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Monday Moan: Spurs must think long-term

Mark Holmes blasts Richard Scudamore's Manchester United comments, calls for Spurs to take a long-term view, and discusses the West Ham booers.

Last Updated: 31/03/14 at 17:09 Post Comment

Daniel Levy: Has changed too much, too often at Tottenham

Daniel Levy: Has changed too much, too often at Tottenham

Scudamore showed his colours

After knocking Liverpool off their perch so successfully, one wonders what must be going through the mind of Sir Alex Ferguson at the moment with the Reds establishing themselves as Premier League frontrunners within just 10 months of him exiting the Old Trafford hotseat.

That Liverpool's rise has coincided with the great demise of Manchester United has certainly delighted the Red half of Merseyside and, let's be honest, sympathy has been in pretty short supply across the rest of the country for a club that has enjoyed unrivalled success since the inception of the Premier League.

One man that is upset about United's struggles, however, is Richard Scudamore. He may be a lifelong Bristol City fan, but as chief executive of the Premier League he is responsible for selling broadcasting rights across the world and, according to Scudamore, the world wants to see Manchester United doing well.

"There are lots of fans around the world who wish Manchester United were winning it again," Scudamore told Bloomberg last week. "When your most popular club isn't doing as well, that costs you interest and audience in some places."

That 450,000 'unliked' the official Manchester United Facebook page after their 3-0 defeat to Liverpool earlier this month suggests Scudamore is right.

It is unlikely too many of those 450,000 are from Greater Manchester but there are clearly fans with less emotional attachment to the club that may focus their attention elsewhere whilst United struggle.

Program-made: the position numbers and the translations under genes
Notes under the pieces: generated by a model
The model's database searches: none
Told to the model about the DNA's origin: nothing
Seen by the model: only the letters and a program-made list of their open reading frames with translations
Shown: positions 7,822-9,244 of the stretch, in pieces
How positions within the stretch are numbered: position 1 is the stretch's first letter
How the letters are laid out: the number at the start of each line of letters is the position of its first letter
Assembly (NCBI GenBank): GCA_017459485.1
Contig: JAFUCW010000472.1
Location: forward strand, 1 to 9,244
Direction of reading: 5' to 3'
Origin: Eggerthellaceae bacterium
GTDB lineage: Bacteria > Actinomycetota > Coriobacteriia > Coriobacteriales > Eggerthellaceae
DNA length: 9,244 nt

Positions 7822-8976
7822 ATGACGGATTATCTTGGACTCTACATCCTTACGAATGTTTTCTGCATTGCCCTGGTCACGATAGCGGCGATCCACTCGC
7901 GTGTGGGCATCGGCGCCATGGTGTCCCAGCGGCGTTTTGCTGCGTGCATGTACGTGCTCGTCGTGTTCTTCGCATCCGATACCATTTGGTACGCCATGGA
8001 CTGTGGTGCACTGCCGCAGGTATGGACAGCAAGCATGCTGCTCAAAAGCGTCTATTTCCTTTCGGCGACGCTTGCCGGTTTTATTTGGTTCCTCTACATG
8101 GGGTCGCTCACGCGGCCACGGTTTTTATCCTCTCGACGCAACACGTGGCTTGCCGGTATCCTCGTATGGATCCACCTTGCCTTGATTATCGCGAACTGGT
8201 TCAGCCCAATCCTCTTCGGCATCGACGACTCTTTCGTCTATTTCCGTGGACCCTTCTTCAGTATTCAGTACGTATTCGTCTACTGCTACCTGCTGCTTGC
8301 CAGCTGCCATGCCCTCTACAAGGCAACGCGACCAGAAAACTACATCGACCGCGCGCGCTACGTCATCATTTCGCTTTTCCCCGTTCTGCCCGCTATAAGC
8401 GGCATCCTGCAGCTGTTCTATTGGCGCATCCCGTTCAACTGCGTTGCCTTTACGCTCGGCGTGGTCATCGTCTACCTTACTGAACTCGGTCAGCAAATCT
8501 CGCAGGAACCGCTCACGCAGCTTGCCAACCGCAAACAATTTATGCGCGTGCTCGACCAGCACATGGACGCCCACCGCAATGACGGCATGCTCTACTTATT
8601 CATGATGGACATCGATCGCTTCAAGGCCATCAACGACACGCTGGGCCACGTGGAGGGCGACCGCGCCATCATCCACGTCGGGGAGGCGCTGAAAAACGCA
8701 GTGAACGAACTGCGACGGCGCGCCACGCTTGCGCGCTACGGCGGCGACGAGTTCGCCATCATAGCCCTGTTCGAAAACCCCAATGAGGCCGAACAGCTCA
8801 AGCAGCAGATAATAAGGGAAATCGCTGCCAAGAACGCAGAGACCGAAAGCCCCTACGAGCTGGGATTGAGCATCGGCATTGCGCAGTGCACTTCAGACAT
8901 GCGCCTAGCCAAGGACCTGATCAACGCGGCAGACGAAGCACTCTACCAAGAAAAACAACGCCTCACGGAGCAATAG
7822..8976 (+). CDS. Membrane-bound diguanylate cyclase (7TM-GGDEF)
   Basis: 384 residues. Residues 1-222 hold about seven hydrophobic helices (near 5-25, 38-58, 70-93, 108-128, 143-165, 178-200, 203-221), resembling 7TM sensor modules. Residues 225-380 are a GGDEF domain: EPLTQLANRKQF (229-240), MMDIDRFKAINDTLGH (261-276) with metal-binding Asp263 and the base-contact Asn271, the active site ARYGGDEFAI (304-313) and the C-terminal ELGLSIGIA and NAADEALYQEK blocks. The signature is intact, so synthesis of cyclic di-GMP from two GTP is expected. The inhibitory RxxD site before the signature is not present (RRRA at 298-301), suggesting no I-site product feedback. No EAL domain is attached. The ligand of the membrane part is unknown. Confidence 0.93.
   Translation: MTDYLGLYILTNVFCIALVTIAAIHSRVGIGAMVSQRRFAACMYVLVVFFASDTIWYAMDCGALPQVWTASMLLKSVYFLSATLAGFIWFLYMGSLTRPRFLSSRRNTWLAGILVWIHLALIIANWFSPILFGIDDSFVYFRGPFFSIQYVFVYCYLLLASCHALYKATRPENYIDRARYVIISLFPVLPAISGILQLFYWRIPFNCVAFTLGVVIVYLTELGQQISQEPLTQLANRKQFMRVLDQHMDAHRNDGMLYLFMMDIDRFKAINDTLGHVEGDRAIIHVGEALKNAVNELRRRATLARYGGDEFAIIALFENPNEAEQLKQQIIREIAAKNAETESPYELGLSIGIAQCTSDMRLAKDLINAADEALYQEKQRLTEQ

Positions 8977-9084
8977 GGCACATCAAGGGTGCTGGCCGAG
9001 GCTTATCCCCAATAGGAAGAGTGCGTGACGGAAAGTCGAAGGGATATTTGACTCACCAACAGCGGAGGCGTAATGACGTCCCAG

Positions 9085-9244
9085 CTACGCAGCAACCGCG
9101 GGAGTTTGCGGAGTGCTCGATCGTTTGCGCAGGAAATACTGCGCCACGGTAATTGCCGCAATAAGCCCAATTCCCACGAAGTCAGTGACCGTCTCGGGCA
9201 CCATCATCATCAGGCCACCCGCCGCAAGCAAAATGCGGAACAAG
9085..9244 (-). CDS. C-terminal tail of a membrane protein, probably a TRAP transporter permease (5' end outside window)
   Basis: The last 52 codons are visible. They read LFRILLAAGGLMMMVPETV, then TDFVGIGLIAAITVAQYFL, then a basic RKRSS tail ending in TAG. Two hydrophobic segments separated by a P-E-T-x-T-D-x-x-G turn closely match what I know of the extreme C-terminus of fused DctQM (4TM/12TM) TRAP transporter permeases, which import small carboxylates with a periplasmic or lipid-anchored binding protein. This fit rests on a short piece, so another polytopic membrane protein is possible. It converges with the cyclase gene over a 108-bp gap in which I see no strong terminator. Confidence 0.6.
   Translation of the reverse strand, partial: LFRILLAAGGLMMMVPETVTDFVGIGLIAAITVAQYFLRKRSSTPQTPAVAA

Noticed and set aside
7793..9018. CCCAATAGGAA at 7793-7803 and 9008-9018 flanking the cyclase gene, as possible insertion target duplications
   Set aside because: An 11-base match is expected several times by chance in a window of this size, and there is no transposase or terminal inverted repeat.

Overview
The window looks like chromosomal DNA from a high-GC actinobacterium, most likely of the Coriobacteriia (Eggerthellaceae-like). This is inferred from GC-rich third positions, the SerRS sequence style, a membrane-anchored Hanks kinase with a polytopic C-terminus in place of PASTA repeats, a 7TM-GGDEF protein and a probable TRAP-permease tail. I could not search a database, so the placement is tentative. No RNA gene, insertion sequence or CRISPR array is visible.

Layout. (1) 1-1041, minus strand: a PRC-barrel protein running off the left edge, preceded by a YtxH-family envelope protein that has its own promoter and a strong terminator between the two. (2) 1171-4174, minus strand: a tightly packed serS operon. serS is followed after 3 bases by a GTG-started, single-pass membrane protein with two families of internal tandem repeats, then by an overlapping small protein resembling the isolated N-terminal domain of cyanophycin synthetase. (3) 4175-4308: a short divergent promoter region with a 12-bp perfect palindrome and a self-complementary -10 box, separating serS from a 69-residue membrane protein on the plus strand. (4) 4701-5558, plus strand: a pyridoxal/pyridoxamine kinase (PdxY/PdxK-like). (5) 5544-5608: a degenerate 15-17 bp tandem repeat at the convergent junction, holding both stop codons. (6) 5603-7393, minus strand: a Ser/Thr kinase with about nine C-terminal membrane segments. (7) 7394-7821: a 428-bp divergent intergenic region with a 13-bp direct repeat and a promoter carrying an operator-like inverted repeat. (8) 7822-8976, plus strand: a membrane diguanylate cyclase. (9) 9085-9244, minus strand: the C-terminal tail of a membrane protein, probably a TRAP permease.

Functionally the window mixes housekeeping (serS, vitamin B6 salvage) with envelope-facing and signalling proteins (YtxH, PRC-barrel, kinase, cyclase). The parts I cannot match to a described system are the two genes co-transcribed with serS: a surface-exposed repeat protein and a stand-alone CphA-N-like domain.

Attention could switch to Liverpool, Manchester City or Chelsea, something that is unlikely to concern Scudamore, but it could also turn to Barcelona, Real Madrid or Bayern Munich. And that possibility definitely does concern Scudamore.

Back in November, responding to the increase in popularity in the German Bundesliga, Scudamore stressed his confidence that the Premier League could maintain its title as the world's most popular league.

"Will others get near us? I'm sure they will," he said. "But I don't see any reason why, if we keep doing the right things and keep reinvesting, we can't stay ahead of the pack."

After his latest comments, one must wonder exactly what 'the right things' are in Scudamore's eyes.

After all, if the Premier League requires its most popular clubs to be successful, what hope is there of Scudamore and co. ever seeking to reintroduce genuine competition to the English top flight?

And if it is keeping those fans outside of the UK happy that is most crucial to the Premier League's chances of staying ahead of the pack what hope is there of Scudamore and co. ever introducing limits to what clubs can price tickets at?

What hope is there of rules being introduced to prevent more owners like Vincent Tan from messing with the traditions of a club to appeal to new fans across the club?

And, following Scudamore's comments, do those who backed the introduction of the Financial Fair Play rules still dispute they were designed to ensure the established elite remain as so?

There are many problems that the Premier League suffers from, problems which have seen the league overtaken by the Bundesliga as the most attended in Europe.

Problems which have seen clubs like Leeds and Portsmouth spend more money than they had in a bid to establish themselves among the elite. Problems which have led to a lack of young English players being given a chance due to cautious managers favouring experience and cheap foreign players in the constant battle to keep the riches coming in.

If Scudamore and co. did something to solve those problems, millions of match-going fans across the UK would benefit. So too would 86 clubs not part of the Premier League's 'big six'.

Unfortunately, those UK-based fans and those clubs without massive worldwide fan bases have little effect on the strength of the Premier League brand.

Scudamore did add that "generally, we're in the business of putting on a competition and competition means people can compete," but, make no mistake about it, the only competition that truly matters to the Premier League is the one also involving the Bundesliga and La Liga as the battle to be the world's richest and most popular football league.

Levy can't afford another mistake